Now we will look at an example calculation (Example 1.4, p9 Hatcher).  We will look at a path space fibration $$\Omega B \rightarrow P B \rightarrow B,$$ where $\Omega B$ is the loop space of $B$ and $P B$ is the path space of $B$.  We will look at the specific case when $B$ is a $K (\mathbb{Z}, 2)$, that is $\pi_2 (B) = \mathbb{Z}$ and $\pi_i (B) = 0$ for $i \neq 2$, $i > 0$.  Now since $P B$ is the path space of $B$, it is therefore contractible.  We also have that $\pi_i (\Omega B) = \pi_{i + 1} (B)$, and so $\Omega B$ is a $K (\mathbb{Z}, 1)$.  Recalling that $S^1$ is a $K (\mathbb{Z}, 1)$ and $$H_* (S^1) = \left\{ \begin{array}{l l} \mathbb{Z}, & * = 0, 1,\\ 0, & * \geq 2, \end{array}\right.$$ we see that the only non-zero rows in the $E^2$-page ($E^2_{p, q} = H_p (B, H_q (\Omega B))$) will be $q=0$ and $q = 1$: We can see that if $r > 2$, the differentials on the $E^r$-page move up at least $2$ rows and thus will all have to be zero as they either originate from or map to $0$.  Furthermore, since $P B$ is contractible, it's homology is $$H_* (P B) = \left\{ \begin{array}{l l} \mathbb{Z}, & * = 0,\\ 0, & * \geq 1, \end{array}\right.$$ so the $E^\infty$-page of the spectral sequence must look like the following (since $H_i (P B) = \oplus_{p + q = i} E^\infty_{p, q}$): Now we are able to calculate the homology of $K (\mathbb{Z}, 2)$.  We have seen that the only possible non-zero differentials appear on the $E^2$-page and that the only entry in the $E^\infty$-page is in the $p=0$, $q=0$ position.  Therefore, all the differentials shown above in the $E^2$ page must be isomorphisms in order to 'kill off' all the entries leaving the $E^3$-page the same as the $E^4$-page and the $E^5$-page etc, all the way up to the $E^\infty$-page.  Having this in hand, we are easily able to calculate $H_* (K(\mathbb{Z}, 2))$.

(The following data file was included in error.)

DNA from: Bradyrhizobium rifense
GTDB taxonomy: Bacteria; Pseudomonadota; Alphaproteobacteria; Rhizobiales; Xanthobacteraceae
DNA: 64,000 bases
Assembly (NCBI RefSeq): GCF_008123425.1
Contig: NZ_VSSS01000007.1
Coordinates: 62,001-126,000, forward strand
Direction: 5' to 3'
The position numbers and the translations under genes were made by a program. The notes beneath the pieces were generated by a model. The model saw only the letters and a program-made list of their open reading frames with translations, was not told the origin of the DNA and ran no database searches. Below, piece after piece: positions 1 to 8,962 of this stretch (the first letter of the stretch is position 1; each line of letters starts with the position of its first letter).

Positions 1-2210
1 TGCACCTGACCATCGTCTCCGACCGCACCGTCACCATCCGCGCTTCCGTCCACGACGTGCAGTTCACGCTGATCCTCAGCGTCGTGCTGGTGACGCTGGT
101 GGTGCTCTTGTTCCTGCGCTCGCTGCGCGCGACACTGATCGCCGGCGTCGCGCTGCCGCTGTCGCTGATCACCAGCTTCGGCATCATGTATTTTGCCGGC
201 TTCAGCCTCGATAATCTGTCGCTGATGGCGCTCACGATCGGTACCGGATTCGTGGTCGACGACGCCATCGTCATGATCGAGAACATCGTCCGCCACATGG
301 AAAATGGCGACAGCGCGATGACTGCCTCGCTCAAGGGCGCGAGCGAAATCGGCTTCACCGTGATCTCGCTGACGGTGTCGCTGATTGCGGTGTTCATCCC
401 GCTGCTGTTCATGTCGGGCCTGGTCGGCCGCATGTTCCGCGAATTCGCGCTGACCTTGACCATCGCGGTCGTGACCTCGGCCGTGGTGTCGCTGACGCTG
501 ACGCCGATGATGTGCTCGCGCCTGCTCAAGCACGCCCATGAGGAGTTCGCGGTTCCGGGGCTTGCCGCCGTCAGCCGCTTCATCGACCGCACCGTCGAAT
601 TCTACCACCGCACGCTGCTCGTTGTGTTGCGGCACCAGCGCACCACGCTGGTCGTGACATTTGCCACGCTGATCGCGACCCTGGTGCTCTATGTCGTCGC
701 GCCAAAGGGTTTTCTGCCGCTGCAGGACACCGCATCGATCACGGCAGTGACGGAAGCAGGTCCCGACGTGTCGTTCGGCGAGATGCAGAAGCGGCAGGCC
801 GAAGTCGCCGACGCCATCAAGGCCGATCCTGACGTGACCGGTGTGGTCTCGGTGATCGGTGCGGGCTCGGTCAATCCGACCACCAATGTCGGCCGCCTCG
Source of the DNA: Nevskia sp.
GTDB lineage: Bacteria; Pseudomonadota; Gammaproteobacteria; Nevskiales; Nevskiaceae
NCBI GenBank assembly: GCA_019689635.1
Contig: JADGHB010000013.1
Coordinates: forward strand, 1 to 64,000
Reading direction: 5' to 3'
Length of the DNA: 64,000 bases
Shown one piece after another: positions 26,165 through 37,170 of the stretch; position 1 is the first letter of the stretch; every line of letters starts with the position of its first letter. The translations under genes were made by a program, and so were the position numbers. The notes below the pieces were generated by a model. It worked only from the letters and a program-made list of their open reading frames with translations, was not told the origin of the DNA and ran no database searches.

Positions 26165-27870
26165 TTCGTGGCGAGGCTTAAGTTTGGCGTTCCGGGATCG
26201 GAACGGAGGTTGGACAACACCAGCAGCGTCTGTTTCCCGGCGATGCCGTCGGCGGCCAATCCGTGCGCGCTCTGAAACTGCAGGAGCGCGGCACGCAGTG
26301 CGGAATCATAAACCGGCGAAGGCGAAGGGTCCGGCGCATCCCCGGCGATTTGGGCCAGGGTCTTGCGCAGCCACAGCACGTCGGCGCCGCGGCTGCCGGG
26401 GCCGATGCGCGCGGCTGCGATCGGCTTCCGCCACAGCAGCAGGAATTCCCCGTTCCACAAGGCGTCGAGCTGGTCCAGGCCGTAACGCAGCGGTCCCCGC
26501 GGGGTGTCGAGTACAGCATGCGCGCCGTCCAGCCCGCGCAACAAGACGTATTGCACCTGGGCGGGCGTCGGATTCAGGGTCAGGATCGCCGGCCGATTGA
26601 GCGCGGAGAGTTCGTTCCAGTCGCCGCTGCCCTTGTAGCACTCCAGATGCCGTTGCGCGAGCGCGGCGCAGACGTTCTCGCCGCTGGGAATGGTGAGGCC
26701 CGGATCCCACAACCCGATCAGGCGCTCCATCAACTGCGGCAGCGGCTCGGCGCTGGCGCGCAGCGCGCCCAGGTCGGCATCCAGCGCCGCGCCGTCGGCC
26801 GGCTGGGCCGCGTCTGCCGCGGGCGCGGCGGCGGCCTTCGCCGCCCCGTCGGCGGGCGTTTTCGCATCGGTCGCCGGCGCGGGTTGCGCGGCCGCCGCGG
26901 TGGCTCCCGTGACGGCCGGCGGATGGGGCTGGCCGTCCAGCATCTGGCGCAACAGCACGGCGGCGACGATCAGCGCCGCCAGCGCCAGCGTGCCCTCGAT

$H_0 (K(\mathbb{Z},2))$ must be $\mathbb{Z}$, since the differentials to and from the $p = 0$, $q = 0$ entry on the $E^2$-page are zero giving $E^2_{0, 0} = E^3_{0,0} = E^\infty_{0,0}$.  Knowing that all the other differentials are isomorphisms then gives us that $H_1 (K(\mathbb{Z},2)) = 0$, $H_2 (K(\mathbb{Z},2)) = H_0 (K(\mathbb{Z},2)) = \mathbb{Z}$, $H_3 (K(\mathbb{Z},2)) = H_1 (K(\mathbb{Z},2)) = 0$, etc.  We end up with the following solution $$H_* (K(\mathbb{Z},2)) = \left\{ \begin{array}{l l} \mathbb{Z}, & * \text{ even},\\ 0, & * \text{ odd}. \end{array}\right.$$  At this point you may notice that this happens to be the same homology as $\mathbb{C} P^\infty$, and you'd be correct.  Checking the Wikipedia page for Eilenberg–MacLane spaces you will see that $\mathbb{C} P^\infty$ is listed as a $K(\mathbb{Z},2)$.

There you go, that's a quick run down of what all this spectral sequence stuff is all about along with a nice example.  Hopefully it's mostly correct, I make no guarantees!